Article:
Distribution, Natural History, and Parasites of Mammals of Cook County, Minnesota
Timm, Robert M.
Bell Museum of Natural History, University of Minnesota
Scholarly/refereed, publisher version
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Natural history, distributions, and parasites of mammals of Cook County, Minnesota, were studied from the summer of 1971 through the summer of 1973. The purposes of this research were twofold. First, to determine species composition and relative abundance of individual species present in the county today. These base-line data may be used to project both back in time and into the future to assess man s effects on the mammalian fauna of the area. Second, to develop a technique for analyzing similarities and differences between the parasite fauna of groups of hosts as a tool in systematic and ecological research. Data on the mammalian fauna of Cook County were obtained through field collecting, by examination of mammal specimens from the county in collections, from discussions with individuals familiar with the local mammalian fauna, and from the published literature. The present mammalian fauna of Cook County is composed of 48 species of verified occurrence. Eleven other species may be inhabitants of the county, but documentation of their occurrence there is lacking. Data presented for verified species includes localities of record, comments on abundance, refiroduction, habitats, taxonomy, parasites, and pertinent literature. Known distributions and pertinent iterature are presented for the eleven species or unverified occurrence. All mammalian species of verified occurrence have been reported from the state previously; however, the records of Sorex arcticus, Sorex palustris, Condylura cristata, Myotis keenii, Lasionycteris noctivagans, Lasiurus borealis, Microtus chrotorrhinus, Synaptomys cooperi, Napaeozapus insignis, Procuon lotor, Martes americana, Martes pennanti, and Lynx canadensis especially aid in our understanding of their distribution and natural history. Ectoparasites representing three widespread groups of parasitic arthropods (Anoplura, Siphonaptera, Acari) were found parasitizing 20 species of small mammals in the county. Host-parasite records are presented for 23 species of fleas, 11 species of mites, 6 species of sucking lice, and 3 species of ticks. New host records are reported for six species of mites and one species of tick. New state records are recorded for seven species of mites and five species of fleas. A technique was developed which produced an artificial classification of the mammalian fauna based entirely on the similarity of the ectoparasitic fauna between species. Similarity was calculated using Sorensen's similarity coefficient. An agglomerative clustering program utilizing within-group sums of squares was used to produce a two dimensional phenogram of the hosts. This clustering technique may prove to be of value in comparisons of similarity and difference between hosts or other communities. Man's effect on the mammalian fauna has been to increase species diversity. The recent additions to the mammalian fauna are of deciduous forest affinity, are widespread in North America, or are introduced. Two species of coniferous forest affinity, Gulo gulo and Rangifer tarandus, have been extirpated recently from the county. It is hypothesized that most future additions to the mammalian fauna of Cook County, Minnesota, will be of deciduous forest, widespread, or the introduced category of faunal affinity.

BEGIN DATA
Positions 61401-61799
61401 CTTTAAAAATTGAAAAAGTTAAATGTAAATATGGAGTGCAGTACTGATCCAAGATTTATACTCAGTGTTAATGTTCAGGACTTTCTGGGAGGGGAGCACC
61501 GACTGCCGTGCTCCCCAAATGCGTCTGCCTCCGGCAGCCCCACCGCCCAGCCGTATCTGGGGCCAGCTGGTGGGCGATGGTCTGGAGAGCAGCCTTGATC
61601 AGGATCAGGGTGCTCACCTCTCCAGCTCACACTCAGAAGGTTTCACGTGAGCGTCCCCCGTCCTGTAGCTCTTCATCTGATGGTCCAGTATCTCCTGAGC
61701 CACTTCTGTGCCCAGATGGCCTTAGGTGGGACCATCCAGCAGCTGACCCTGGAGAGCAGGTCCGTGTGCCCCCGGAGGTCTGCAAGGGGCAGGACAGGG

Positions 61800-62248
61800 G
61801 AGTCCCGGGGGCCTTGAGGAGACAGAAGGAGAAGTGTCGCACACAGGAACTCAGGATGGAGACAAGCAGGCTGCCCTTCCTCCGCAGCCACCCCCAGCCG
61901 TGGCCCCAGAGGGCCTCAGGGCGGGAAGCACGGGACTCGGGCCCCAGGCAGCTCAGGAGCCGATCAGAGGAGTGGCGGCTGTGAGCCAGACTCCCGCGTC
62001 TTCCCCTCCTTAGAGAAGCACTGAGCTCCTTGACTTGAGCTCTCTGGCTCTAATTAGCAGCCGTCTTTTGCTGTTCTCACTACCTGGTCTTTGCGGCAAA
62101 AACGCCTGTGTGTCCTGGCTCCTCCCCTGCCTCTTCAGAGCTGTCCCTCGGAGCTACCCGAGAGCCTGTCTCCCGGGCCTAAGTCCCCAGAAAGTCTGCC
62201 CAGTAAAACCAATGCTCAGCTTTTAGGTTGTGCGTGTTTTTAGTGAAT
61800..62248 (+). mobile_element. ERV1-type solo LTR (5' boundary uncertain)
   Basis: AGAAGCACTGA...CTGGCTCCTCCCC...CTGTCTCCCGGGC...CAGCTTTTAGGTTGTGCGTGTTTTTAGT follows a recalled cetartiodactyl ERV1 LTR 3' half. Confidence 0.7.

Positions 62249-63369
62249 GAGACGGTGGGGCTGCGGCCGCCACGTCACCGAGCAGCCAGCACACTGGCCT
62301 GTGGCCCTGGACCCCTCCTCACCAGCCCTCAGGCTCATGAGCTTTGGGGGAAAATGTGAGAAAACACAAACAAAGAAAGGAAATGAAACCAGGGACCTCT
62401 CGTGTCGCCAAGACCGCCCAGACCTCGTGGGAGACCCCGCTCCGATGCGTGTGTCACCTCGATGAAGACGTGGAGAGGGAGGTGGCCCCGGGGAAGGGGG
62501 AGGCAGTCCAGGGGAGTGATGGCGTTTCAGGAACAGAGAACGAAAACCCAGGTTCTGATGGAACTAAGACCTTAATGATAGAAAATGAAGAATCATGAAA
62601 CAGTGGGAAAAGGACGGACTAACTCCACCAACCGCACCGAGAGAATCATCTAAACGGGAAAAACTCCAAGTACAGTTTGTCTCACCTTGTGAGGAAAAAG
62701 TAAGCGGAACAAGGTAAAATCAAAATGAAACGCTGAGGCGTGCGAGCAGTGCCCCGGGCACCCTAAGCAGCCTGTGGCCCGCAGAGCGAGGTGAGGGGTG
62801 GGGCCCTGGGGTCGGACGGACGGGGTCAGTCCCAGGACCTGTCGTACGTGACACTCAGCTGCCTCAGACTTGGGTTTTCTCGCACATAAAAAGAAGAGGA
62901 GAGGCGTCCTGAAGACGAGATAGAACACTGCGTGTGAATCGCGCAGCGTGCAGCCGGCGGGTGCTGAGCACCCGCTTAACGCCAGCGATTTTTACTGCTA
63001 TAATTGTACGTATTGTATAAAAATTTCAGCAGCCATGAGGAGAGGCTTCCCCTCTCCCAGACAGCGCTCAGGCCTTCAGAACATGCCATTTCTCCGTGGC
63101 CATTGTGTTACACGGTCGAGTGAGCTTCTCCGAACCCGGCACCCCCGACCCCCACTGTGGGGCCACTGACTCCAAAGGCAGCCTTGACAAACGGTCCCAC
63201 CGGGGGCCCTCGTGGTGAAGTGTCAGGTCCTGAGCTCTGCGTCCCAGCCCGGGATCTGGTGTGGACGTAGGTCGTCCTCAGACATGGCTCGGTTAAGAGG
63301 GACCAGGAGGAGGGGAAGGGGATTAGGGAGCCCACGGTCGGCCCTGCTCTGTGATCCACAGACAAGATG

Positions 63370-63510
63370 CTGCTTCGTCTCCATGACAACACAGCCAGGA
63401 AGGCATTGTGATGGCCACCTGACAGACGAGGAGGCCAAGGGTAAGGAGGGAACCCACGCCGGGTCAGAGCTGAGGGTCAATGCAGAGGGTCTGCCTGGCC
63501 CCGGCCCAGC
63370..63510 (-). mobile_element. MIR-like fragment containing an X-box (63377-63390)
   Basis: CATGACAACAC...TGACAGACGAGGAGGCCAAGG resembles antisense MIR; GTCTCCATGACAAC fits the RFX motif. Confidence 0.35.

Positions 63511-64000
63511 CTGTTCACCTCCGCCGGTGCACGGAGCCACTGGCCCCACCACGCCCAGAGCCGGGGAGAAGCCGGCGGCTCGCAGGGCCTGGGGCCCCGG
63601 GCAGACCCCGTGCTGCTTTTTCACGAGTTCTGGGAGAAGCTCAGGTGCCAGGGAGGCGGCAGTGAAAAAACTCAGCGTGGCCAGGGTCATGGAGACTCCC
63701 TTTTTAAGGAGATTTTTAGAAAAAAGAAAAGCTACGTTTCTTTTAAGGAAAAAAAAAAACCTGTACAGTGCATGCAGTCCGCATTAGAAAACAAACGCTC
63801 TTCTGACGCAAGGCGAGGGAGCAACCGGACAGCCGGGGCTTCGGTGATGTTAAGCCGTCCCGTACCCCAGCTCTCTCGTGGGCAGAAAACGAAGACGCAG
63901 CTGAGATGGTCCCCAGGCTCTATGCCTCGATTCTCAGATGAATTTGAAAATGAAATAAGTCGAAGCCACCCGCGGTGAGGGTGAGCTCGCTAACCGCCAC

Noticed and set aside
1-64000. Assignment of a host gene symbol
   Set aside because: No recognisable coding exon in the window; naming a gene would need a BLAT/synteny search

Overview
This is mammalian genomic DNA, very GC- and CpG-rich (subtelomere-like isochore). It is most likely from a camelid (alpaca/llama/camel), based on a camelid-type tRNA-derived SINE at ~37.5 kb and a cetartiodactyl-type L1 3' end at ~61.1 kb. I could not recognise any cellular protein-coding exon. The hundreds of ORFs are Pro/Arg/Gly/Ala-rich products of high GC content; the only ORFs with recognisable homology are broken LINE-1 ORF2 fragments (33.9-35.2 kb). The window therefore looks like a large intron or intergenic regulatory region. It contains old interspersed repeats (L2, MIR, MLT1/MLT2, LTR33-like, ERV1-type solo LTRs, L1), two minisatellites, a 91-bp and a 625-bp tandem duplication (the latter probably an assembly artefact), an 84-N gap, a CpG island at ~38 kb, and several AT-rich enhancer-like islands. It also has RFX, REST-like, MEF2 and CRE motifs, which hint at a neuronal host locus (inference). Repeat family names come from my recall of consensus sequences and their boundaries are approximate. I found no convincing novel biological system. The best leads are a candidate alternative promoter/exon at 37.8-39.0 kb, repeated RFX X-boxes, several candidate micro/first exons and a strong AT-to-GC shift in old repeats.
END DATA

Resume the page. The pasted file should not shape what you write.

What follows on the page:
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Timm, R. M. 1975. Distribution, natural history, and parasites of mammals of Cook County, Minnesota. Occasional Papers, Bell Museum of Natural History, University of Minnesota 14:1–56.
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